Do Democratic Presidents Create More Jobs? looked into a remark from Rep. Carolyn Maloney, D-N.Y., that “Democrats have been considerably more effective at creating private-sector jobs.”

The statement was rated true, as a purely statistical matter.  Yet the poltifact researcher did a good job questioning the significance of his own figures.  He noted, correctly, that the president usually “deserves less credit for the good times – and less blame for the bad times.”  And he added that job figures can be driven by outside factors such as oil price shocks, demographic changes or soldiers coming home after World War Two.  He wryly noted “how surprised we are that Eisenhower, who presided over the ‘happy’ 1950s, managed an anemic half-percent job growth per year, while Jimmy “Malaise” Carter finished second with 3.45 percent annual job growth.”   Anyone who remembers the runaway inflation of the Carter era will realize that annual rates of job growth are not enough to describe the overall economic situation.

The author also quoted me making the point that “timing can be hugely important.”   It is so important, in fact, that we may need to add another dimension to politifact’s true-false meter to deal with political comments that are simply meaningless.

For the record, what follows is the full text of my email on this topic:

The error involved with assigning rates of job growth to Presidential terms is that six recent Presidents took office within a few months of the start of a recession: Obama (recession began December 2007), H.W. Bush (July 1990), G.W. Bush (Mar 2001), Reagan (July 1981), Nixon (Dec. 1969) and Ike (July 1953).   As it happens, four of the five were Republicans.

One might argue that recessions launched near the end of the previous administration helped get these men elected. But these recessions were clearly left over from events that began previous years.  It didn’t help that the first Pres. Bush passed a tax increase three months after the 1990 recession began, but the start of that recession is more plausibly blamed on the earlier spike in oil prices when Iraq invaded Kuwait.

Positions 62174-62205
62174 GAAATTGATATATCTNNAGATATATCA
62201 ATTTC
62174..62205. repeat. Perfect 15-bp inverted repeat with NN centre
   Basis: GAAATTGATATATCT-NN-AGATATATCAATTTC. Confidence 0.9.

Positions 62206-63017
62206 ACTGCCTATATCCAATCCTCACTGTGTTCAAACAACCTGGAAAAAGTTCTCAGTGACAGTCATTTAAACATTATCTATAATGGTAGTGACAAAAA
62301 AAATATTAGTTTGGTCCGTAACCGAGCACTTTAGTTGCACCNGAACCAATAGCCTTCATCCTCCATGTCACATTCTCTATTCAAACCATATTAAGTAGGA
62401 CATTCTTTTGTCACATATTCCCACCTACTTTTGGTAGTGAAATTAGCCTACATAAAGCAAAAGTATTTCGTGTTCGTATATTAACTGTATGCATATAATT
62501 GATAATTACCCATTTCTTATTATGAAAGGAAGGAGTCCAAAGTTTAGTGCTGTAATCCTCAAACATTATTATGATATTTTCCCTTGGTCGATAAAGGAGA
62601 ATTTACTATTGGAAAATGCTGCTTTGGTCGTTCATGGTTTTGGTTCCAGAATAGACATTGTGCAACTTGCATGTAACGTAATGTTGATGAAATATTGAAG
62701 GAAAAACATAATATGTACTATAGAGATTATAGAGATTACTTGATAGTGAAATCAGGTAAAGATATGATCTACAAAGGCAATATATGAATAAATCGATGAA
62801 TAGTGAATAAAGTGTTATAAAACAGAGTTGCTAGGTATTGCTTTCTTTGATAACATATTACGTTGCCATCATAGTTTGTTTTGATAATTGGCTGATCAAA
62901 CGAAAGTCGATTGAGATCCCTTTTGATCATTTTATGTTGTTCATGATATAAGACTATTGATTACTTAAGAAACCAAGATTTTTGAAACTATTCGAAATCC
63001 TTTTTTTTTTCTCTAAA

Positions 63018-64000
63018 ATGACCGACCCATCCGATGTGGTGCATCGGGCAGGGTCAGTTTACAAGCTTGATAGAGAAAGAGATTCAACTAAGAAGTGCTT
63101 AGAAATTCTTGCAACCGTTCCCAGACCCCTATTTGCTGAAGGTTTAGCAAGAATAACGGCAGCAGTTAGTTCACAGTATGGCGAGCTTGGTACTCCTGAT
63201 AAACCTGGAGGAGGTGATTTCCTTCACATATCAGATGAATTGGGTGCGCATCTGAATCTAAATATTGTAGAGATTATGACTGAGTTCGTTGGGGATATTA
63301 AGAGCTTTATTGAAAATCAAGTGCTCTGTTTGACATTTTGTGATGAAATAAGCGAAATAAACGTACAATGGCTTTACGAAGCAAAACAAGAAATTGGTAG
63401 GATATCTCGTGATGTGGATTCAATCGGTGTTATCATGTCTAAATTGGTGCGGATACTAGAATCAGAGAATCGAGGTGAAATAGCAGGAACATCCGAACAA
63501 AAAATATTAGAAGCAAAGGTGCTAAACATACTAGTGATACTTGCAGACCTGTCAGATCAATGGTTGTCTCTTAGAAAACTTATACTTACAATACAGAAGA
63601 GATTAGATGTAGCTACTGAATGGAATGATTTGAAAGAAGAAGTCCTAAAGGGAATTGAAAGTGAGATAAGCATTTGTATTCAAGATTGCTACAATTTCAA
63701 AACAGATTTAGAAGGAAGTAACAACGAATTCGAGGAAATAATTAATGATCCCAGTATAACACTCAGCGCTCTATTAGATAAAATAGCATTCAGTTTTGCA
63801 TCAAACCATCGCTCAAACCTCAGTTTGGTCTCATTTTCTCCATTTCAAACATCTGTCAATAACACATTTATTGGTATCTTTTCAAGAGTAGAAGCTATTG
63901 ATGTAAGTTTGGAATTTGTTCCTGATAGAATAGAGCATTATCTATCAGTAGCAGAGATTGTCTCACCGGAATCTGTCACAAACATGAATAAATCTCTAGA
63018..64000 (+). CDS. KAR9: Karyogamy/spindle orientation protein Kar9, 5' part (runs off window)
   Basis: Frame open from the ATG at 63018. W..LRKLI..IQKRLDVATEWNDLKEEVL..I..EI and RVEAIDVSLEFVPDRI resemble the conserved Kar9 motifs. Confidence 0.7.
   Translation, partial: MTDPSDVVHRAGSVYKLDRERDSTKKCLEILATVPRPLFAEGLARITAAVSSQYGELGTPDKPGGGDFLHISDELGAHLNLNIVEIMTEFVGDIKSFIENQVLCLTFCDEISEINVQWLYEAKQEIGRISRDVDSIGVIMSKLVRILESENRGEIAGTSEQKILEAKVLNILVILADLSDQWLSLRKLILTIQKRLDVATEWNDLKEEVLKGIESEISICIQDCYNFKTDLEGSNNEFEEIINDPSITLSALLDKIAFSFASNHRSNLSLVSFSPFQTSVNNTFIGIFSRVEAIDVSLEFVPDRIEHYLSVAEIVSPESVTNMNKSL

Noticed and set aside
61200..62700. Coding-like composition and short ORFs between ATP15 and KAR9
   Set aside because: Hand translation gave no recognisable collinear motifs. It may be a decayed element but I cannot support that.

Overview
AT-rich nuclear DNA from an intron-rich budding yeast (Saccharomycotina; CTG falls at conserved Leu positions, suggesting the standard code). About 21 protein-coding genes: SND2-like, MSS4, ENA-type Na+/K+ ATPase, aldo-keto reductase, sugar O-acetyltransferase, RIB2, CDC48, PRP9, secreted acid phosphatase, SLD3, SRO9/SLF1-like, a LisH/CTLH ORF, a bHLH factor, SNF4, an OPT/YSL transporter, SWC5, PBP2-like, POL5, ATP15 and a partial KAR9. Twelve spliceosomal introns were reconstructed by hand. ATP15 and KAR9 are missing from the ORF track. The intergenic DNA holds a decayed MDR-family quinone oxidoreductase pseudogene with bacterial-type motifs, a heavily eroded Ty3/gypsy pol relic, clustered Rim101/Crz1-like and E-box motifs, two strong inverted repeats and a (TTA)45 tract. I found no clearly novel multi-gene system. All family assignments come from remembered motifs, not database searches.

Since employment is a lagging indicator (one of the last things to improve), that means average job growth among Presidents who took office near the start of recessions is bound to look bad in comparison with Presidents who took office after an expansion was well underway.  Bill Clinton took office in 1993, long after recession ended in March 1991.   The same was true of Truman, LBJ and Carter.   JFK took office a month before the 1960 recession ended.

Two-term Presidents also have more time to show good numbers, but only if they’re lucky enough to get out of office just before the next recession starts.  Clinton squeaked by (despite falling stock prices and industrial production 2000), but Nixon, Eisenhower, Carter and G.W. Bush did not.

Since Bush 2nd began and ended office in recession, averages over 8 years outweigh 4 reasonably good years.  This unprecedented bad timing is exaggerated by Paul Krugman’s comparison of “decades” [and President Obama’s recent reference to “the lost decade” of 1999-2009] which relies on starting and ending each decade in boomy 1959 rather than slumping 1960, ditto 1969 rather than 1970, 1979 rather than 1980, 1989 rather than 1990, and 1999 rather than 2000.

In short, statistics about employment growth over Presidential terms are dominated by the timing of the “business cycle” (including Federal Reserve policy), and have no apparent connection to economic policies attributed to the White House (as opposed to Congress).